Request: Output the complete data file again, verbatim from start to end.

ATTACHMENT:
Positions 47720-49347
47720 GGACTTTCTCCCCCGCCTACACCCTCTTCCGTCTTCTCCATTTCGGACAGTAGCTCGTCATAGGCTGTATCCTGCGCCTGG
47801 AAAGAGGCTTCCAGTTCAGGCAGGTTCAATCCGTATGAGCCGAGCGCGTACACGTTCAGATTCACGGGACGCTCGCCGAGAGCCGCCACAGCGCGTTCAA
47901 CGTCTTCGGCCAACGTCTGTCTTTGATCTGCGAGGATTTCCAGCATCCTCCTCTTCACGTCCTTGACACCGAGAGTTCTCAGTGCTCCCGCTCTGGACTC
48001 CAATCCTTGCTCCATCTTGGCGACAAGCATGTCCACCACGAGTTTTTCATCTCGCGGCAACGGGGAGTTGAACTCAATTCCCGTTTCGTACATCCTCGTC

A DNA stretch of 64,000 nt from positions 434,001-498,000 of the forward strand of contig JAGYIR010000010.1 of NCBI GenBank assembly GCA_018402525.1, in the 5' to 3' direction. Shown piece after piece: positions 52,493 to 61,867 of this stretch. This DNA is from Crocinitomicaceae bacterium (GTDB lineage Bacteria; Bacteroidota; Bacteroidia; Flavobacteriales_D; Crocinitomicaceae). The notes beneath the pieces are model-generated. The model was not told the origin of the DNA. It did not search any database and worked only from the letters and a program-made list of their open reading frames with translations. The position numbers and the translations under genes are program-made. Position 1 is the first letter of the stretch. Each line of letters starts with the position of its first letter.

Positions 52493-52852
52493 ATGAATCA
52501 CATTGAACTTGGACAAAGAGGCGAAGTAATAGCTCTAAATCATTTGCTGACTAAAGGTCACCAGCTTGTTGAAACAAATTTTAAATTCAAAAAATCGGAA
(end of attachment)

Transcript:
Positions 47720-49347
47720 GGACTTTCTCCCCCGCCTACACCCTCTTCCGTCTTCTCCATTTCGGACAGTAGCTCGTCATAGGCTGTATCCTGCGCCTGG
47801 AAAGAGGCTTCCAGTTCAGGCAGGTTCAATCCGTATGAGCCGAGCGCGTACACGTTCAGATTCACGGGACGCTCGCCGAGAGCCGCCACAGCGCGTTCAA
47901 CGTCTTCGGCCAACGTCTGTCTTTGATCTGCGAGGATTTCCAGCATCCTCCTCTTCACGTCCTTGACACCGAGAGTTCTCAGTGCTCCCGCTCTGGACTC
48001 CAATCCTTGCTCCATCTTGGCGACAAGCATGTCCACCACGAGTTTTTCATCTCGCGGCAACGGGGAGTTGAACTCAATTCCCGTTTCGTACATCCTCGTC

A DNA stretch of 64,000 nt from positions 434,001-498,000 of the forward strand of contig JAGYIR010000010.1 of NCBI GenBank assembly GCA_018402525.1, in the 5' to 3' direction. Shown piece after piece: positions 52,493 to 61,867 of this stretch. This DNA is from Crocinitomicaceae bacterium (GTDB lineage Bacteria; Bacteroidota; Bacteroidia; Flavobacteriales_D; Crocinitomicaceae). The notes beneath the pieces are model-generated. The model was not told the origin of the DNA. It did not search any database and worked only from the letters and a program-made list of their open reading frames with translations. The position numbers and the translations under genes are program-made. Position 1 is the first letter of the stretch. Each line of letters starts with the position of its first letter.

Positions 52493-52852
52493 ATGAATCA
52501 CATTGAACTTGGACAAAGAGGCGAAGTAATAGCTCTAAATCATTTGCTGACTAAAGGTCACCAGCTTGTTGAAACAAATTTTAAATTCAAAAAATCGGAA